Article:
Talking with your partner may help your erection problems (erectile dysfunction). Couples often assume that they each know what the other person likes when it comes to sex. Sometimes they are wrong.
Don't assume. Tell your partner what you do and don't find pleasurable.
Make time outside of the bedroom to talk about your sex life together. If you withdraw sexually because you are afraid of having erection problems, your partner may worry that you are no longer interested or that you are involved in another sexual relationship.
In some cases, you may find that your partner is less concerned about intercourse and is more concerned and interested in foreplay and other forms of sexual satisfaction.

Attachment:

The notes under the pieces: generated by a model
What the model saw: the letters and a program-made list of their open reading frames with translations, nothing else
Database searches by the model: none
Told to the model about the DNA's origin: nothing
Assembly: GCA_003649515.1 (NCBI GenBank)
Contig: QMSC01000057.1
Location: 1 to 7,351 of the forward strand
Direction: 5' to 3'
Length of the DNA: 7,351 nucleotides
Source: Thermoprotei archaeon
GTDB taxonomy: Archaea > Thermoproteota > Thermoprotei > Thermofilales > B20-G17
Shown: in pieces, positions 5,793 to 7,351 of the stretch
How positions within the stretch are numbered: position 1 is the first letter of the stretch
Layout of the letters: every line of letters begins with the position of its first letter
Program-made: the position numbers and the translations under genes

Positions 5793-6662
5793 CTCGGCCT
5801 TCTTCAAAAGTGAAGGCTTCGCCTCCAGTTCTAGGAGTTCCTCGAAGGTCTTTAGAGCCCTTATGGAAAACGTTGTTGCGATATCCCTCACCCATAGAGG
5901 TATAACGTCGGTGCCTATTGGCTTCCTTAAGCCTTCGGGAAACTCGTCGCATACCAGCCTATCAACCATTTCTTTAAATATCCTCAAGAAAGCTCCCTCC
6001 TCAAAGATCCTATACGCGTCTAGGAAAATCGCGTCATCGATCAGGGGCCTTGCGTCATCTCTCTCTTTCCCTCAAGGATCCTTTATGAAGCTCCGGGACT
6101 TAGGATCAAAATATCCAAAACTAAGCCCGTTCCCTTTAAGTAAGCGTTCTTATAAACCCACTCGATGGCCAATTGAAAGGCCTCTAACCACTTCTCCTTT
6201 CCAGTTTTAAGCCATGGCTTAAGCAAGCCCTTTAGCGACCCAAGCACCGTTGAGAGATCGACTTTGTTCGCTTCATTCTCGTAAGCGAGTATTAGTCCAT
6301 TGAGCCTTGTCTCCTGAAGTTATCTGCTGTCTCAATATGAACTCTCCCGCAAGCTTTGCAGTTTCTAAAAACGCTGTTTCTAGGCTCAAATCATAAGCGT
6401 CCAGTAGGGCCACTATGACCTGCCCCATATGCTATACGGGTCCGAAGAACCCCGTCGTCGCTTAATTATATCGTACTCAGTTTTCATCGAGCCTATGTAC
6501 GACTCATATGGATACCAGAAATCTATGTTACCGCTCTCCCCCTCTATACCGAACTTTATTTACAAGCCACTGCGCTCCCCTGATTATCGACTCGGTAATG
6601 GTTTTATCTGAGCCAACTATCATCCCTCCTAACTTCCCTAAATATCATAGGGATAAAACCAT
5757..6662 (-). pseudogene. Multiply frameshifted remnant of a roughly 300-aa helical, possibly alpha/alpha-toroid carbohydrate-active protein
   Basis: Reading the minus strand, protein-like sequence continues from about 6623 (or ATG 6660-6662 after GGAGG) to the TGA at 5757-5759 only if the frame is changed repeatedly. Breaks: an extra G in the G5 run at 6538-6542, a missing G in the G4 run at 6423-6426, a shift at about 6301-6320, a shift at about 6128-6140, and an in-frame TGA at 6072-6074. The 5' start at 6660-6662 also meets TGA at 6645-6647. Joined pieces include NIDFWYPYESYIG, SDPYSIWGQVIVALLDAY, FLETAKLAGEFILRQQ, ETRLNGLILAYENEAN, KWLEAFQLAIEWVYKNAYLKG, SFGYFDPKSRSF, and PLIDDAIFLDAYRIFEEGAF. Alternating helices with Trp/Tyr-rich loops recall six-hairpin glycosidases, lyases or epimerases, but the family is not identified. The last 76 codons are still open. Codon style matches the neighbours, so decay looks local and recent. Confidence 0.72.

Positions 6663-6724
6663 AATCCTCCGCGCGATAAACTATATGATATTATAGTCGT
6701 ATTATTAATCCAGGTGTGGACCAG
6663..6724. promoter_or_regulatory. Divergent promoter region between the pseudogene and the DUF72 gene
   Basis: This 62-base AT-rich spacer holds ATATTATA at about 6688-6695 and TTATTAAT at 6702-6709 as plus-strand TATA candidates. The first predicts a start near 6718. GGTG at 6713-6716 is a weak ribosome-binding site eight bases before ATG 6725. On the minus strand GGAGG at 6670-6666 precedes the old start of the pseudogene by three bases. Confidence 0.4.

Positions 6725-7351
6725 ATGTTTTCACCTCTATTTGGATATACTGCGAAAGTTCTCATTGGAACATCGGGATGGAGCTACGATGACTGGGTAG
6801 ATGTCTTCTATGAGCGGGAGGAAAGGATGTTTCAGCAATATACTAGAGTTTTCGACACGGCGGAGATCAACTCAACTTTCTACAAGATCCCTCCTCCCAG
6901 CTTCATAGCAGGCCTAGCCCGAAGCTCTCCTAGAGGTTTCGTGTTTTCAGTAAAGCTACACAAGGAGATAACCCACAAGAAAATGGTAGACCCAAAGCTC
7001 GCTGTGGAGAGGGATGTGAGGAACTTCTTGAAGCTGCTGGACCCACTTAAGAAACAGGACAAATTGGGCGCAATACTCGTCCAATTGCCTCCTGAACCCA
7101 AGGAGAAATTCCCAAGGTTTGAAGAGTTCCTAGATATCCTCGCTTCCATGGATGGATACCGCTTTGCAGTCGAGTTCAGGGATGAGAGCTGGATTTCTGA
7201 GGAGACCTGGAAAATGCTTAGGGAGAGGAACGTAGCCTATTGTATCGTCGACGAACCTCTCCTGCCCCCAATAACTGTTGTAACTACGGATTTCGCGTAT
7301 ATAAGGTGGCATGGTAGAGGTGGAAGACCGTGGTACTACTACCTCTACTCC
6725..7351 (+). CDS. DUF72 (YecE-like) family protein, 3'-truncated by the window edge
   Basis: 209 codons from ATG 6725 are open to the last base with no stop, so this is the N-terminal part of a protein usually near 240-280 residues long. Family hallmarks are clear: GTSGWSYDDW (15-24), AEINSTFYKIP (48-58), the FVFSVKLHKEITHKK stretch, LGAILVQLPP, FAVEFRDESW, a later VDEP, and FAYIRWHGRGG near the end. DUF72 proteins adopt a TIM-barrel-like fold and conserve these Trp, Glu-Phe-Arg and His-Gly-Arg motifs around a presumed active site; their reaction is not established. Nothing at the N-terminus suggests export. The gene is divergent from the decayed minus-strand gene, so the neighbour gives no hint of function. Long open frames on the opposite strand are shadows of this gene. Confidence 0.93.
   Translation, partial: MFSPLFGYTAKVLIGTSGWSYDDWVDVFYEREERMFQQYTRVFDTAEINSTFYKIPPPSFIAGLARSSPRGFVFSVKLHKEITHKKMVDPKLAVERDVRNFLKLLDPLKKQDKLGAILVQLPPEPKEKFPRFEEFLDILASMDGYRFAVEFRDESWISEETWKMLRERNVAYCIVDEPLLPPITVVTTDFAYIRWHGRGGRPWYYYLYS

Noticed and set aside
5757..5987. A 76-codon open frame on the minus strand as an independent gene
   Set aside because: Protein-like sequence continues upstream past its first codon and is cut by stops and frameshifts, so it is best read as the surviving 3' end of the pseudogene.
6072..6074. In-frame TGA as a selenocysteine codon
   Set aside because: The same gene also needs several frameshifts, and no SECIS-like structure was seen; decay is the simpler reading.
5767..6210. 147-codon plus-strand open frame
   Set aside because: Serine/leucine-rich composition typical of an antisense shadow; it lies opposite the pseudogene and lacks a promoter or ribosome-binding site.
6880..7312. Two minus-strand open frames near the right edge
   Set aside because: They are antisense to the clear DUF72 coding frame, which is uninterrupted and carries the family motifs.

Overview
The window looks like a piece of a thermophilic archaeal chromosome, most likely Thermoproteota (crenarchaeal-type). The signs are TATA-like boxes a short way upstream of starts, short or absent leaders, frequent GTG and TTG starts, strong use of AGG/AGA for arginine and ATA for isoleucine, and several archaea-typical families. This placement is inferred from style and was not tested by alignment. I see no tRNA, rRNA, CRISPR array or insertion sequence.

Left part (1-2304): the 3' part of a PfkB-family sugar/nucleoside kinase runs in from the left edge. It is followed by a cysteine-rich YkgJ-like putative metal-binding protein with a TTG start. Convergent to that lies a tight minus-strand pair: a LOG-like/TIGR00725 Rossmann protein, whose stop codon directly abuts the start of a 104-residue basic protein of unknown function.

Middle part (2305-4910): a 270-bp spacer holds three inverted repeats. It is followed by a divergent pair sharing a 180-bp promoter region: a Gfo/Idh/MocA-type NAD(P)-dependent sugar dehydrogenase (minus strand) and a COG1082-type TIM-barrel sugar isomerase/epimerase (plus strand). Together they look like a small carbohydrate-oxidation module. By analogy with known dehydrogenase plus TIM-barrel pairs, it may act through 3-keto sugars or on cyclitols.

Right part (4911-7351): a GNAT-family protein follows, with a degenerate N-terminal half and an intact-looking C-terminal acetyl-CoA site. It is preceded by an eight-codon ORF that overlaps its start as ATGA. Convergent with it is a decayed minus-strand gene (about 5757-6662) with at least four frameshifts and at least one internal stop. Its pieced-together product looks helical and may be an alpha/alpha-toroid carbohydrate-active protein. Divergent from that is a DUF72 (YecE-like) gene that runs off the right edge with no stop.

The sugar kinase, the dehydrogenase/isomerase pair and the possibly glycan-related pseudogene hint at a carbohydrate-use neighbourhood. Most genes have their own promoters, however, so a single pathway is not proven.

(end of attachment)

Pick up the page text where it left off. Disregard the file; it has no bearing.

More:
Discuss the strong and weak points of the whole relationship, not just the sexual relationship. Identify positive areas, areas of conflict, and areas that need improvement. Come to agreement on how or if you will both make changes.
If you have trouble talking about sex with your partner, see a person who can help you communicate with each other, such as a certified therapist.
Read books with your partner on sexual health.
Health Tools help you make wise health decisions or take action to improve your health.
Decision Points focus on key medical care decisions that are important to many health problems.
Medical Review:E. Gregory Thompson, MD - Internal Medicine & Adam Husney, MD - Family Medicine & Christopher G. Wood, MD, FACS - Urology